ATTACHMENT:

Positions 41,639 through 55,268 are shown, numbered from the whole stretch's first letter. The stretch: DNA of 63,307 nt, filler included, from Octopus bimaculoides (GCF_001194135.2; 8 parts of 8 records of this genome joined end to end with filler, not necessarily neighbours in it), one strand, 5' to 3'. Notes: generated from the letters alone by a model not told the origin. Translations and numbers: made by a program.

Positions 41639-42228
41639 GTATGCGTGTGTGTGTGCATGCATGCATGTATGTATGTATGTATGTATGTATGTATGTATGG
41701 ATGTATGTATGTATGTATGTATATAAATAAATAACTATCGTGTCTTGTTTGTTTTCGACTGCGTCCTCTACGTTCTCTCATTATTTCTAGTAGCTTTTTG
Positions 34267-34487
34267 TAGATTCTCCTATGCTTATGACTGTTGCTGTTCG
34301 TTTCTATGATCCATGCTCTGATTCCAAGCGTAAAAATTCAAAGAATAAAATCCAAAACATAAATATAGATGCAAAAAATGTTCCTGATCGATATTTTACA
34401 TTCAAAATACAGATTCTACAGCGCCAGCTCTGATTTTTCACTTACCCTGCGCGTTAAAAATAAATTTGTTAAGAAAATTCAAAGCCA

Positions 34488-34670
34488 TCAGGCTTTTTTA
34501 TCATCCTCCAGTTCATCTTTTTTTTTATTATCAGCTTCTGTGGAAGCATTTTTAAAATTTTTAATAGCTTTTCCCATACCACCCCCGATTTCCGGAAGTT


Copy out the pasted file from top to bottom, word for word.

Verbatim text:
Positions 41,639 through 55,268 are shown, numbered from the whole stretch's first letter. The stretch: DNA of 63,307 nt, filler included, from Octopus bimaculoides (GCF_001194135.2; 8 parts of 8 records of this genome joined end to end with filler, not necessarily neighbours in it), one strand, 5' to 3'. Notes: generated from the letters alone by a model not told the origin. Translations and numbers: made by a program.

Positions 41639-42228
41639 GTATGCGTGTGTGTGTGCATGCATGCATGTATGTATGTATGTATGTATGTATGTATGTATGG
41701 ATGTATGTATGTATGTATGTATATAAATAAATAACTATCGTGTCTTGTTTGTTTTCGACTGCGTCCTCTACGTTCTCTCATTATTTCTAGTAGCTTTTTG
Positions 34267-34487
34267 TAGATTCTCCTATGCTTATGACTGTTGCTGTTCG
34301 TTTCTATGATCCATGCTCTGATTCCAAGCGTAAAAATTCAAAGAATAAAATCCAAAACATAAATATAGATGCAAAAAATGTTCCTGATCGATATTTTACA
34401 TTCAAAATACAGATTCTACAGCGCCAGCTCTGATTTTTCACTTACCCTGCGCGTTAAAAATAAATTTGTTAAGAAAATTCAAAGCCA

Positions 34488-34670
34488 TCAGGCTTTTTTA
34501 TCATCCTCCAGTTCATCTTTTTTTTTATTATCAGCTTCTGTGGAAGCATTTTTAAAATTTTTAATAGCTTTTCCCATACCACCCCCGATTTCCGGAAGTT